The 17 beta-hydroxysteroid dehydrogenase 1 gene (HSD17B1) encodes 17HSD1, which catalyzes the final step of estradiol biosynthesis, namely the conversion of estrone to the more biologically active estradiol. Despite the important role of HSD17B1 in hormone metabolism, few epidemiologic studies of HSD17B1 and breast cancer have been conducted. We report here the results from a large, International collaborative study, the NCI Breast and Prostate Cancer Cohort Consortium (BPC3), of breast cancer and HSD17B1. The study includes 3,800 cases of European and U.S. whites and 6,000 matched controls drawn from 5 large, well-established cohorts. We conducted a comprehensive analysis of the genomic region of HSD17B1, including SNP discovery, haplotype construction, and selection of haplotype-tagging SNPs (htSNPs). Twenty-six validated SNPs located within a 42 kb genomic region in and around HSD17B1 were selected for haplotype determination by (1) sequencing germline DNA from 95 patients with advanced breast cancer from a multiethnic cohort (MEC) and (2) searching a public database for common markers located, on average, every 2kb in the gene region starting 30 kb upstream of the transcription start codon, across the gene and 10 kb downstream of the last exon. The 26 SNPs were genotyped in 349 women without a history of cancer drawn from the MEC, and htSNPs were chosen using the method of Stram et al (2003). This method infers haplotype frequencies and maximizes a measure of correlation, RSQ-H, between the genotypes of the htSNPs and the haplotypes themselves. The cumulative frequency of the three most common haplotypes among the European-US population of the MEC was 83%. Three htSNPs, as well as a previously studied SNP, +2923A/G (S312G), were selected for the European-US population and genotyped in cases and controls. The RSQ-H statistic for these htSNPs was 0.82. Among the controls, the cumulative frequency of the three common haplotypes was 93%. The odds ratios (OR) for each haplotype relative to the most common haplotype ranged from 1.00 to 1.07, global p for heterogeneity=0.79. The ORs for the +2923A/G SNP hypothesized to alter the function of HSD17B1 were A/G:0.98 (95%CI: 0.89-1.08) and G/G:0.96 (95%CI: 0.85-1.08) compared to the A/A genotype. This analysis provides no evidence that genetic variation in HSD17B1 is associated with breast cancer risk as a main effect among white women of European decent. Analyses are currently underway to assess whether the associations differ among subgroups defined by exposure and demographic variables.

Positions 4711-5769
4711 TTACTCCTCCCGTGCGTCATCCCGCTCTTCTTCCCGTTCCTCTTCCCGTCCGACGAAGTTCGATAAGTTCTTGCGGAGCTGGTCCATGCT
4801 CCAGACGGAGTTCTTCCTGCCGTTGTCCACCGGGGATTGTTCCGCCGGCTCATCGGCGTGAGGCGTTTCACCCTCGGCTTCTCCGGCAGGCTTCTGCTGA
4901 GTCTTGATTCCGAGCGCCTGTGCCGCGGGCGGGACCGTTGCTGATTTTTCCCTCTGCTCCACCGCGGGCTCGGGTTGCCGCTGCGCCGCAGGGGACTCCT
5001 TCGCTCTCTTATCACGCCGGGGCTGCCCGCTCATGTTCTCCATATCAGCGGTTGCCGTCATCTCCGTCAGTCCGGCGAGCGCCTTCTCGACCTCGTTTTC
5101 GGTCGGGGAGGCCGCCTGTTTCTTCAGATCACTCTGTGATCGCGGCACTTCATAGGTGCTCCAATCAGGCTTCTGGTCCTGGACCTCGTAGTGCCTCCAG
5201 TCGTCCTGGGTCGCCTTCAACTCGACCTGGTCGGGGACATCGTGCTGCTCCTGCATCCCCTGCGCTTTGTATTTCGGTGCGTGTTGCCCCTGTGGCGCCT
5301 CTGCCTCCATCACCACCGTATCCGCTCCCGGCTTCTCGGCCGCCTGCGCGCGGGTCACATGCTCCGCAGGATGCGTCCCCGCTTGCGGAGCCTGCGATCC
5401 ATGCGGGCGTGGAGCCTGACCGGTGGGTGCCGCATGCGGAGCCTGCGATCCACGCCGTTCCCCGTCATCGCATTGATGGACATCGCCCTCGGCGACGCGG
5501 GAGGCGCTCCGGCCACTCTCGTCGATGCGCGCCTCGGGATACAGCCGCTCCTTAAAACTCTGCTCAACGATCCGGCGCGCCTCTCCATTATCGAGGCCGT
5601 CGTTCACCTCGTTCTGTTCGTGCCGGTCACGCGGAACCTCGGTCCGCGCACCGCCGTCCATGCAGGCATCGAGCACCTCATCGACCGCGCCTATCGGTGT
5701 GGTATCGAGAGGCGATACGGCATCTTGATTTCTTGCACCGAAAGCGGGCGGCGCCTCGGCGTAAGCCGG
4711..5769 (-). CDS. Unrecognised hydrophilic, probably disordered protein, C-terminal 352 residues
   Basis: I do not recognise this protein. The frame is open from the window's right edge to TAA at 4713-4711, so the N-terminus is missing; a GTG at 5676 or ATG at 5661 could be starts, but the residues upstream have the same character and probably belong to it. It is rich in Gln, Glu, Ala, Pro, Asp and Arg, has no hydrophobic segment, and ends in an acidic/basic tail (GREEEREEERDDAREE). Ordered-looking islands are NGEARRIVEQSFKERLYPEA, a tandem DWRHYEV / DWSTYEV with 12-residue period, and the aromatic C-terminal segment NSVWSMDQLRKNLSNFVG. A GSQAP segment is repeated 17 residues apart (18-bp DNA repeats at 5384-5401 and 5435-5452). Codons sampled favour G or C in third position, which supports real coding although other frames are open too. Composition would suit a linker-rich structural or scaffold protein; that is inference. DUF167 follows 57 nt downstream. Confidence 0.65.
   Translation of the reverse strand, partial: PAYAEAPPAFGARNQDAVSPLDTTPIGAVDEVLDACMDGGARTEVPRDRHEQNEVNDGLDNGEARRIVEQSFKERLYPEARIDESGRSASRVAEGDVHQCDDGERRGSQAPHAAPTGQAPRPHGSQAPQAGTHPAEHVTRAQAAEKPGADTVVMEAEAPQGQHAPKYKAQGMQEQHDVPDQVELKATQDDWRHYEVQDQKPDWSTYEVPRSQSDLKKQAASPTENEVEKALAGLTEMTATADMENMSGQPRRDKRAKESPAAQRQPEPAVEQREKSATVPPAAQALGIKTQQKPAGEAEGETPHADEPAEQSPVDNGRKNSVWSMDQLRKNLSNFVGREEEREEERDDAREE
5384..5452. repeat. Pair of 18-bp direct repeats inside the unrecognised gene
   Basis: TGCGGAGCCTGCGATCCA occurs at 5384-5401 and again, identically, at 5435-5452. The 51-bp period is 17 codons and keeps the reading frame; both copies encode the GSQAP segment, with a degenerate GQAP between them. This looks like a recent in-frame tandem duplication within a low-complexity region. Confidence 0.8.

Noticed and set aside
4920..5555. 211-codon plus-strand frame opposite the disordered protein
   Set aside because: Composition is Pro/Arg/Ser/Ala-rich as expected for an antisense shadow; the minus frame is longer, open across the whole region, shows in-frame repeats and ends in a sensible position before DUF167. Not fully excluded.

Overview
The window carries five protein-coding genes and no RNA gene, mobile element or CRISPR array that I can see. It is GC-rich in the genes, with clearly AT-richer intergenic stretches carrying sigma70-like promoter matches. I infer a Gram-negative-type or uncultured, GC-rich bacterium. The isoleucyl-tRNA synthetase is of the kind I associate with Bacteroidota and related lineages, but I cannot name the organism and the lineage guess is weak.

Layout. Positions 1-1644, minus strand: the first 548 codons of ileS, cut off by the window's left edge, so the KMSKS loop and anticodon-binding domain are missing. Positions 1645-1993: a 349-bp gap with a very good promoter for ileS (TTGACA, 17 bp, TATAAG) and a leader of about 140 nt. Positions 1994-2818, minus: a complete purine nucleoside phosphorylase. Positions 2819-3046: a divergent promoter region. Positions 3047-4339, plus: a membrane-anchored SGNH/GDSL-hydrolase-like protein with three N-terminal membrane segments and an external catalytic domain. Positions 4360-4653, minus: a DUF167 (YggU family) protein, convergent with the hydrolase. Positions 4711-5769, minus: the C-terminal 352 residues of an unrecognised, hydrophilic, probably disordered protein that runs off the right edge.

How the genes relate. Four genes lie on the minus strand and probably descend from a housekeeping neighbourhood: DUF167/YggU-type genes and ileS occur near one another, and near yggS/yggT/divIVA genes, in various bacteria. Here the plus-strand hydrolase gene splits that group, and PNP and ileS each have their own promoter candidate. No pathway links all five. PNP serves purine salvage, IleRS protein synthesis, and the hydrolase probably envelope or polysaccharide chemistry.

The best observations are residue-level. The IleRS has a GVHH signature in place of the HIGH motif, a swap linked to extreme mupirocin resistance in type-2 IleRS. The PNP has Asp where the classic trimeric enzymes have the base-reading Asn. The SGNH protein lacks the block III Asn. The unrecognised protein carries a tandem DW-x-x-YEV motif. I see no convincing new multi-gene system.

[Proc Amer Assoc Cancer Res, Volume 46, 2005]